Elisabeth Resch, Stephanie Allan, Laura Giles Álvarez and Harshita Bisht
The cost of adapting to climate change in developing countries could rise to between US$280 and US$500 billion per year by 2050 (UNEP, 2016).
Moreover, adaptation costs are likely to increase, even if the world succeeds in limiting the global temperature rise to well below 2°C above preindustrial levels by 2100 (ibid.). Past assessments seem to have substantially underestimated adaptation costs in developing countries, owing to the omission of some sectors, only partial coverage of others and unforeseen costs from maladaptation (Parry et al., 2009). What further leads to lower cost estimates is the fact that much of the literature on adaptation costs focuses on planned public adaptation, overlooking autonomous and private adaptation, which—if included—could raise cost estimates significantly (UNEP, 2016).
While the Paris Declaration’s Nationally Determined Contributions (NDCs) represent laudable progress on adaptation, the costs of their actions substantially exceed current finance levels (UNEP, 2016). The shortage of adaptation finance has been aggravated by the fact that climate funds have been created but not sufficiently capitalised.
Many climate funds are slow to disburse in general, and even slower in disbursing for adaptation (as opposed to mitigation), hindering much-needed adaptation actions. While climate funds are popular with governments and fulfil an important role in providing additional flexible finance for climate change, the sheer volumes required for adaptation far exceed the current climate fund amounts, making it evident that in most countries the bulk of adaptation action will have to be funded through expenditure from core development budgets and fiscal means.
To this end, governments can benefit from a framework that allows them to mainstream climate change into their core development budgets.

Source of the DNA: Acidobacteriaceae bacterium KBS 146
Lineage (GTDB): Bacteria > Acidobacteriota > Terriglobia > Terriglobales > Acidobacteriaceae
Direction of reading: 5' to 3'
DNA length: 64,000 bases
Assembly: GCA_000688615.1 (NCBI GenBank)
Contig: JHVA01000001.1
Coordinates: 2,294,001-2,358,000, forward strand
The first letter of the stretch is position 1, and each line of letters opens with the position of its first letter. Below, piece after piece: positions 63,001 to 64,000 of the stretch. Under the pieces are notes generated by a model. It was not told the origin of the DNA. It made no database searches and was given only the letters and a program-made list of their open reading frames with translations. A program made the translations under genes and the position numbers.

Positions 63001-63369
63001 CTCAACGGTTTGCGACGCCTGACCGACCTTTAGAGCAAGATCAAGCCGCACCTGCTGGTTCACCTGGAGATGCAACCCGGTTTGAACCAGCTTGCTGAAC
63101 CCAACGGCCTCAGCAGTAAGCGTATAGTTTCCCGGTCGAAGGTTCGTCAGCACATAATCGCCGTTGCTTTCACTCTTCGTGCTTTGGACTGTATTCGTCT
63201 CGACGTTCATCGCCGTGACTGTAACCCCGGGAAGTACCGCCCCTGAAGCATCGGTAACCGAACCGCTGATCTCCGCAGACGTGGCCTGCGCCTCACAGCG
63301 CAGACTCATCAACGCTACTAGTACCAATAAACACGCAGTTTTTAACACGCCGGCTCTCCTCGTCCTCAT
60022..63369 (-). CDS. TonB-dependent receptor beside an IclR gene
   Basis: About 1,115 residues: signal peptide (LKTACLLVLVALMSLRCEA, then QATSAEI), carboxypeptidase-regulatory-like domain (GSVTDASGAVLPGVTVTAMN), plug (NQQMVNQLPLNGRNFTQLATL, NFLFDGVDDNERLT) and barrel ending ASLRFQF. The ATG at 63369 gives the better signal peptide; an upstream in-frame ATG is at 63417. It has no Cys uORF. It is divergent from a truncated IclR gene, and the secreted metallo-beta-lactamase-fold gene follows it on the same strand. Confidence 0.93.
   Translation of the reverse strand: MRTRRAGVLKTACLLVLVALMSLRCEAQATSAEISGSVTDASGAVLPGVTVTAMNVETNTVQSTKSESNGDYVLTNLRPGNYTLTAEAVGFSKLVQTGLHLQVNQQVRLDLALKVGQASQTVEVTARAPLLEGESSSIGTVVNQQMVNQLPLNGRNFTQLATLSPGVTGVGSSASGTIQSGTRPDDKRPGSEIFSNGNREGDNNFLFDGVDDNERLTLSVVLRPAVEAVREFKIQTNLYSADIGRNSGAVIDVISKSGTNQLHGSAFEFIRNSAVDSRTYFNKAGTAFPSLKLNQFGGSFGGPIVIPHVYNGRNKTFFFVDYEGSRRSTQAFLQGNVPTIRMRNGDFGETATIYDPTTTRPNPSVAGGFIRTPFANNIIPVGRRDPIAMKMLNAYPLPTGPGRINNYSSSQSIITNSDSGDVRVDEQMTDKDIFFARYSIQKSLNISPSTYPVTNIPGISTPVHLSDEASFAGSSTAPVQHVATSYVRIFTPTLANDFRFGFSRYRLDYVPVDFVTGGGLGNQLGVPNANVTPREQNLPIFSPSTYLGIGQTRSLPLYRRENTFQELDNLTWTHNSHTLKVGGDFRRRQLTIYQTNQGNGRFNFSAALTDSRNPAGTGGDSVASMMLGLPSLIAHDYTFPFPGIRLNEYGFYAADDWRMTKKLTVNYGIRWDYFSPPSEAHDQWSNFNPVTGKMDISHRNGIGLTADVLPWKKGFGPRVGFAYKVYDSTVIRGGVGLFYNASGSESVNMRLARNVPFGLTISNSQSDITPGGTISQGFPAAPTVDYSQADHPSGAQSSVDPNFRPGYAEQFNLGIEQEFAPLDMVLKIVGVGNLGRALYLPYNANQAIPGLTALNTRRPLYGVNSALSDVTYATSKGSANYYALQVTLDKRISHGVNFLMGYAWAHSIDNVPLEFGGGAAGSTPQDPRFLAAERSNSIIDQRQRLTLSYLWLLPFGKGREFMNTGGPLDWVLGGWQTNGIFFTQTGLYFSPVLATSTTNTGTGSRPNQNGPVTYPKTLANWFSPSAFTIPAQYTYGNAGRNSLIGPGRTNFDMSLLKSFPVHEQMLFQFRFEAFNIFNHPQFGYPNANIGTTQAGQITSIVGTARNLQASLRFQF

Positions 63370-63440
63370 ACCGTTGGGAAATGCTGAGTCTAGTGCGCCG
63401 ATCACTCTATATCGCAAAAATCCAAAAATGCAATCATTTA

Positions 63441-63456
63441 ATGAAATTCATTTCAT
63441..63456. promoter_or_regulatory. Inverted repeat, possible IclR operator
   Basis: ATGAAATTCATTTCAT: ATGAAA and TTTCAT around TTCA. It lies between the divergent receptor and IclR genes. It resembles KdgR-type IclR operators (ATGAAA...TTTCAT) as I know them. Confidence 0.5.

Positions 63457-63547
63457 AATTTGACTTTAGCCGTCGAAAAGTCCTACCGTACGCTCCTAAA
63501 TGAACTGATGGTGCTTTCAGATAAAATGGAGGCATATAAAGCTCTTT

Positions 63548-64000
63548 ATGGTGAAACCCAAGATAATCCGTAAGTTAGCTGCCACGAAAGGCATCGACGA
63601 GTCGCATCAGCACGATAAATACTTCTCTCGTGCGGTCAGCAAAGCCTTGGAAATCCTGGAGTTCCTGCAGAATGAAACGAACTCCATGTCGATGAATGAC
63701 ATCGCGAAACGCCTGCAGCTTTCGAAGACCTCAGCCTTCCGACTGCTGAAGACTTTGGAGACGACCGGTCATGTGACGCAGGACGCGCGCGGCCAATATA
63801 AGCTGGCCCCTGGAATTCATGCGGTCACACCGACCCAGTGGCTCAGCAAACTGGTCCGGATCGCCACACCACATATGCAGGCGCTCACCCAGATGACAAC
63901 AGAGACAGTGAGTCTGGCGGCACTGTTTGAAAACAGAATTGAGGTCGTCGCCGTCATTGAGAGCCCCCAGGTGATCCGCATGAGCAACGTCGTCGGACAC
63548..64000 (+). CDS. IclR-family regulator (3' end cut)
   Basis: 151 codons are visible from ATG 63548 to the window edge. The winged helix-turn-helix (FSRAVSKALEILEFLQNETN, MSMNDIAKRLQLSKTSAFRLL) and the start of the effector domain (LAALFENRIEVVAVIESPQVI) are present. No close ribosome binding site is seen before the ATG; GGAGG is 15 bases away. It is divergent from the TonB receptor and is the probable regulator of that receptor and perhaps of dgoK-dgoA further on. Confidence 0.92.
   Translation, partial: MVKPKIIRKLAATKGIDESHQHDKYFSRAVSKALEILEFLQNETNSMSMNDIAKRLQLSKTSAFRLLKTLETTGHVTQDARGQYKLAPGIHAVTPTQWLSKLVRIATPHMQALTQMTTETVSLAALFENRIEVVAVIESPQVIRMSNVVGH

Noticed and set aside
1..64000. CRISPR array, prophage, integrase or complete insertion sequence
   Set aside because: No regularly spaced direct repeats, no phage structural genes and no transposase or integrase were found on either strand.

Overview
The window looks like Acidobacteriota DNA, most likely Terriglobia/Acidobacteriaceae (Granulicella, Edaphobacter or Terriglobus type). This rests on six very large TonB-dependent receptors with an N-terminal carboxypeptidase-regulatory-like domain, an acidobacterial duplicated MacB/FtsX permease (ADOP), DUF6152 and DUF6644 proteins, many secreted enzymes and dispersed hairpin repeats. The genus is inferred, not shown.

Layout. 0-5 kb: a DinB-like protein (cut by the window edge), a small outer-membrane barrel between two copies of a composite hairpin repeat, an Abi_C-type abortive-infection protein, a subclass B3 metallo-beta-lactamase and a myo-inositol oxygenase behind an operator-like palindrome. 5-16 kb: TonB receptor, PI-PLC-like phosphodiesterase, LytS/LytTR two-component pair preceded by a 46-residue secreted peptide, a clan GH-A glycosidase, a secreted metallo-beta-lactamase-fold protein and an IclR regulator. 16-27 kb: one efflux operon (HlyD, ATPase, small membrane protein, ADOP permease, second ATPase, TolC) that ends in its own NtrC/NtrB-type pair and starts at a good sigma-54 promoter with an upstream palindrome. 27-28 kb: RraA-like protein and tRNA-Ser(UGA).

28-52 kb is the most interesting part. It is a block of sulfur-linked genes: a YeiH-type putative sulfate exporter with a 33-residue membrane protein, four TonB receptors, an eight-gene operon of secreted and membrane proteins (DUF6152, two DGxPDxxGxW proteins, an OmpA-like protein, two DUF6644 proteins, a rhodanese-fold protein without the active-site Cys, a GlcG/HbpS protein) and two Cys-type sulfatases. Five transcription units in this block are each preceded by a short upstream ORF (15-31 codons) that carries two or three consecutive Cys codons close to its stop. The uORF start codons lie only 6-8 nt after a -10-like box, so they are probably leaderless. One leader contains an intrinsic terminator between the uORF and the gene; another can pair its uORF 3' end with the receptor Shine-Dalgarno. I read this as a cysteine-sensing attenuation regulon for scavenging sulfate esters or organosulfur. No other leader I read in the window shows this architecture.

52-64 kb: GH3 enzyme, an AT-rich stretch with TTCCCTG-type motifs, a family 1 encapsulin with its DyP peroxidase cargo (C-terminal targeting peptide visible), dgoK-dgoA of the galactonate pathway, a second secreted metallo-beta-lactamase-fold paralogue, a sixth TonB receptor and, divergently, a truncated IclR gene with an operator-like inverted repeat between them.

Financing frameworks for resilient growth (FFRGs) offer a way to estimate the economic cost of climate change damage, to quantify the adaptation benefits of current expenditure, to assess the adequacy of such expenditure relative to the projected economic cost of climate change and to identify areas where additional financing is needed to reduce the economic impact of climate change.
Action on Climate Today (ACT), a UK Aid-funded programme focused on climate-proofing growth in five South Asian countries, responds to these challenges through its focus on mainstreaming climate change across budgets and helping government access new finance, while strengthening institutions to take action on both.
ACT has utilised its financing frameworks as a mechanism for 1) raising government awareness of adaptation needs; 2) helping governments identify key priority sectors or actions where investment is needed; 3) mobilising finance from development budgets and assessing the adequacy of effort; and 4) reporting on adaptation-relevant expenditure, thereby adding to accountability and transparency.
This paper reviews the current state of practice and debates related to the mainstreaming of adaptation finance and synthesises experience and key lessons from the ACT programme that may be of relevance to practitioners and governments working to mobilise financing for climate-resilient growth and development.
In particular, this paper reviews:
• Methods for estimating the climate change relevance of budgets or expenditure;
• Approaches to budget tracking and expenditure review;
• Estimations of economic loss and damage;
• Calculation of the adaptation financing gap;
• The development of financing scenarios;
• Approaches to closing the adaptation gap;
• Key entry points for mainstreaming climate adaptation finance.
The paper also discusses necessary institutional mechanisms and the capacity development required for effective climate finance mainstreaming and provides key lessons for practitioners and government agencies looking to undertake similar work.